- What Are Chiggers?
- What Causes Chigger Bites in Children?
- How Do Chigger Bites Happen?
- Signs & Symptoms of Chigger Bites
- Which Children Are at Risk for Chigger Bites?
- How Are Chigger Bites Diagnosed?
- Treatment for Chigger Bites in Kids
- How to Prevent Chigger Bites
- Home Remedies for Chigger Bites in Children
- When to See a Doctor?
Chiggers are tiny invisible species of arachnids that go unnoticeable within grassy areas like lakes, streams, and forests. One may get bitten by the chigger on or near grassy vegetation areas or locations that receive maximum sunlight. However, chigger bites on humans can cause itchiness and nagging discomfort. Learn ways to identify chigger bites in children and their various treatment methods.
What Are Chiggers?
The increasing temperature of the summer months invites an excessive number of insects like Chiggers. These are tiny red mites called trombiculid mites or red bugs. Their bites may not be too painful but can cause itching or redness. Chiggers are small and can be visible only under a magnifying glass. Both humans and animals can get bitten by them at the same time.
What Causes Chigger Bites in Children?
Chiggers are a particular variety of small insects or parasites that draw the blood from the skin of animals and humans that they feed on. More commonly found in warm weather like late spring or during the height of summer months, they bite on the skin and cause symptoms like redness, swelling like round bumps, itching, or pain. Although chiggers are bugs that do not necessarily bite, they aren’t exactly very harmful or cause any serious health issues. Children who spend more time outdoors during summer are more likely to get bitten by insects outdoors as their skin is more exposed to getting bitten by insects. Chiggers don’t burrow and reside in the skin. Instead, they use their sharp jaws to inject saliva containing an enzyme that breaks down skin cells. Chiggers use this enzyme as food, which allows them to stay on the skin’s surface area for several days. Usually, Chiggers get attached to tight-fitted clothing, mainly around the waistline, groin area, bend of elbows, the backside of the knees, bra line, within armpits, or on the ankles.
How Do Chigger Bites Happen?
After hatching, baby chiggers sit on plants using their claws and wait for human or animal hosts. Once they pass by, Chiggers get attached to them, pierce the skin, spit and inject their saliva. The chigger’s saliva contains chemicals that dissolve the skin cells and provide the protein needed for an adult chigger to grow. A chigger bite rash looks like a reddish bump on the skin surface two days after the chigger drops off. Once bitten, the skin starts itching within 3 to 6 hours post attachment. It can be more intense in the first couple of days and may last a week or more. A maximum of 2 weeks is required for the affected areas to regain their normal appearance.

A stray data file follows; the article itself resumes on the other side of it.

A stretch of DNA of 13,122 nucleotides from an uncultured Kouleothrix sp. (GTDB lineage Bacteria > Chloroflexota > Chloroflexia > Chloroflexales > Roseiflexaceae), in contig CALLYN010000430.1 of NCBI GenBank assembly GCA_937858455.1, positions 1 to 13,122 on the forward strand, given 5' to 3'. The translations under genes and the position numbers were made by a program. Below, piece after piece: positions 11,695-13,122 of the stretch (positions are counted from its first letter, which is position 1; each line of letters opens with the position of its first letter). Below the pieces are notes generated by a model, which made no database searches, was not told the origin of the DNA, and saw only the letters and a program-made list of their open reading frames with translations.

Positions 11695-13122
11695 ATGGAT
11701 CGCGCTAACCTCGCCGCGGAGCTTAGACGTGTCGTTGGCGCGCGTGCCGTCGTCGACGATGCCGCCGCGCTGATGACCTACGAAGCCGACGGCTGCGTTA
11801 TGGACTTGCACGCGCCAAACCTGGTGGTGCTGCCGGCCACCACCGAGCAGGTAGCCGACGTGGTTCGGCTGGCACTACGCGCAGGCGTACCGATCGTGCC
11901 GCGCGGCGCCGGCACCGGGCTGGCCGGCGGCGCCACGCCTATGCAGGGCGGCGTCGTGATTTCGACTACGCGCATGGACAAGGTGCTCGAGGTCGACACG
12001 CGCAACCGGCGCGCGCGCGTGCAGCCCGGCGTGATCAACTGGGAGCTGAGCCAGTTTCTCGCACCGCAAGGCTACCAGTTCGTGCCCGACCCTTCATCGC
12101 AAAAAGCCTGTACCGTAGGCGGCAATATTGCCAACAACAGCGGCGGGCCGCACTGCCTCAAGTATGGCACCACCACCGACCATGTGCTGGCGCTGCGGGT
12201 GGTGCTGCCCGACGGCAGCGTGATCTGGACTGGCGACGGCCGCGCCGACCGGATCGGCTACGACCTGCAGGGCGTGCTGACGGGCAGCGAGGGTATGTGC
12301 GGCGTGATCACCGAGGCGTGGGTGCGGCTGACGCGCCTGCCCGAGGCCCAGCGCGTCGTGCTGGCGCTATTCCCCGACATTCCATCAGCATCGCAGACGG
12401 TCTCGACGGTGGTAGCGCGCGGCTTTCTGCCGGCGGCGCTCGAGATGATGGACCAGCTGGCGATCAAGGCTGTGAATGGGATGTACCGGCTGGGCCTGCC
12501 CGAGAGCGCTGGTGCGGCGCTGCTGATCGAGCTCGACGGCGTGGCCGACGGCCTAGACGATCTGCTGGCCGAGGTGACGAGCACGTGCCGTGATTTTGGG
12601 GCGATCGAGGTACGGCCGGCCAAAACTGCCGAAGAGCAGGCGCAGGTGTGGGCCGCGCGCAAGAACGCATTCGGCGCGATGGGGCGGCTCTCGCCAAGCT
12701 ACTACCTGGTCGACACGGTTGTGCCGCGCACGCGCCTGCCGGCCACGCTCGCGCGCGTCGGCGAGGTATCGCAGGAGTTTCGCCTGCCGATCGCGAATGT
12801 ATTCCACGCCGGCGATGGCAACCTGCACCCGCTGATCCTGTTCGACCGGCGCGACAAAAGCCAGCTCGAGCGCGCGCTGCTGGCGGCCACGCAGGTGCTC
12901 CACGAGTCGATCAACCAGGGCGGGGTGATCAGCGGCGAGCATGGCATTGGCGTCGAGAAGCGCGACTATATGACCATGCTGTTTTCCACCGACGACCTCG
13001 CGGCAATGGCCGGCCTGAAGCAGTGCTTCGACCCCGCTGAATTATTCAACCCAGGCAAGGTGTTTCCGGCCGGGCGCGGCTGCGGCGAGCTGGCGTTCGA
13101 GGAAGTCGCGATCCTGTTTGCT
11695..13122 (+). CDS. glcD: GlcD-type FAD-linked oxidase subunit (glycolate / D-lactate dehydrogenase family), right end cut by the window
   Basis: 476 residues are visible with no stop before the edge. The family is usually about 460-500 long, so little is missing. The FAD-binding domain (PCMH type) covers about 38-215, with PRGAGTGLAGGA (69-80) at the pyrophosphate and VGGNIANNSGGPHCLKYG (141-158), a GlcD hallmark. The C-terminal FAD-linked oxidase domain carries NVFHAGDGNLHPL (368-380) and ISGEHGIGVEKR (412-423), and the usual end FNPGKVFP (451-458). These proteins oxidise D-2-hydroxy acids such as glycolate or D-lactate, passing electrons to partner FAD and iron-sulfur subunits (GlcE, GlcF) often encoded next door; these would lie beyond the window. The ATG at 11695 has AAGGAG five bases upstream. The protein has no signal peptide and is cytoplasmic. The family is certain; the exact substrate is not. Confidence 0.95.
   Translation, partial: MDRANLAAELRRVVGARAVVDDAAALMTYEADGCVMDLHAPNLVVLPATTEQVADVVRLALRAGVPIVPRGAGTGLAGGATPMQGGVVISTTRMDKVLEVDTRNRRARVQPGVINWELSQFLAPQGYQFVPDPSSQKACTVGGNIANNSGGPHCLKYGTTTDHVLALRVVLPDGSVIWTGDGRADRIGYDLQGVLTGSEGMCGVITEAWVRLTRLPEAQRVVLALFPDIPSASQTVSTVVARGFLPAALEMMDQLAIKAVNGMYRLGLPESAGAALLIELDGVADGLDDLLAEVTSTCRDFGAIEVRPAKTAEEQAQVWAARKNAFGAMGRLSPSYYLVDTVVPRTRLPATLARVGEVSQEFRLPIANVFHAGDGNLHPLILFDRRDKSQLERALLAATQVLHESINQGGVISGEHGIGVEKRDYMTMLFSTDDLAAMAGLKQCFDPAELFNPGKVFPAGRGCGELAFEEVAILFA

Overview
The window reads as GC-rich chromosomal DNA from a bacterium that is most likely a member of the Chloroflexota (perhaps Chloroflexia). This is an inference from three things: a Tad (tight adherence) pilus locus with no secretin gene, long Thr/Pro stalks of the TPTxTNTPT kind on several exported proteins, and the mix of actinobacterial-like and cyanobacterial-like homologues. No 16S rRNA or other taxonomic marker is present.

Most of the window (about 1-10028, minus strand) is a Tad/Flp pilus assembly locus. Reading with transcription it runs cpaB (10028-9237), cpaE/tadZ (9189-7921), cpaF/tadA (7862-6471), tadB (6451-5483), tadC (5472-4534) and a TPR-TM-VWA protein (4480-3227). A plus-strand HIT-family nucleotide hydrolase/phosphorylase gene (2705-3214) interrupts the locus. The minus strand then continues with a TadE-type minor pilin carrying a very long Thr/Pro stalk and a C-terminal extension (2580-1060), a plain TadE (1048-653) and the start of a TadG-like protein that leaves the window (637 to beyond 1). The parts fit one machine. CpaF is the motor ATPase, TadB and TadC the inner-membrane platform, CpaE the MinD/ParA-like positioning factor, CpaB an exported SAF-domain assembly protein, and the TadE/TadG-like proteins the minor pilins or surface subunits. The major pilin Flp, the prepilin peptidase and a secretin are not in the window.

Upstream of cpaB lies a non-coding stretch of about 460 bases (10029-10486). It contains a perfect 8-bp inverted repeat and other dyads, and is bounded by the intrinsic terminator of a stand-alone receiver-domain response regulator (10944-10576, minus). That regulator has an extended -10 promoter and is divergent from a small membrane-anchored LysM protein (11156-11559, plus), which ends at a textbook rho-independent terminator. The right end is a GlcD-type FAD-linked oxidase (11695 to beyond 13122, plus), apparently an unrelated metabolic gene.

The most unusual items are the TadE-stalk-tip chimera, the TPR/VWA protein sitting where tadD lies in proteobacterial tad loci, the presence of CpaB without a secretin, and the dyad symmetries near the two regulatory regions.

Signs & Symptoms of Chigger Bites
A chigger bite symptom can cause varied kinds of reactions in different people. Here are some of the reactions caused by the mite’s saliva when injected into the skin:
- A red welt with a white and hard center that may itch intensely
- Small reddish swelling on the skin with accompanying fever
- Pain or excessive itching in the surrounding area
- Redness, pimples, or blisters
- Hive-like rash
- Small, reddish bumps on the skin
- Possible swelling or blistering or a hive-like rash
- The itch gets more intense over the next few days as the rash appears in a group
- Chigger bites on private parts can cause itching, swelling, and pain
Which Children Are at Risk for Chigger Bites?
The risk of getting bitten on the exposed skin by the chigger bug is more for children who spend more time outdoors during summer.
How Are Chigger Bites Diagnosed?
Doctors or healthcare providers usually identify chigger bites by examining your child’s affected area. It may be difficult to ascertain the type of insect that caused the chigger bites. Here are some common methods of diagnosing chigger bites.
- Based upon the location of the itch on the skin
- Correlating the child’s symptoms, health history, and recent outdoor activities
- Having a history of outdoor activities, including contact with vegetation and signature itching, can help diagnose chigger bites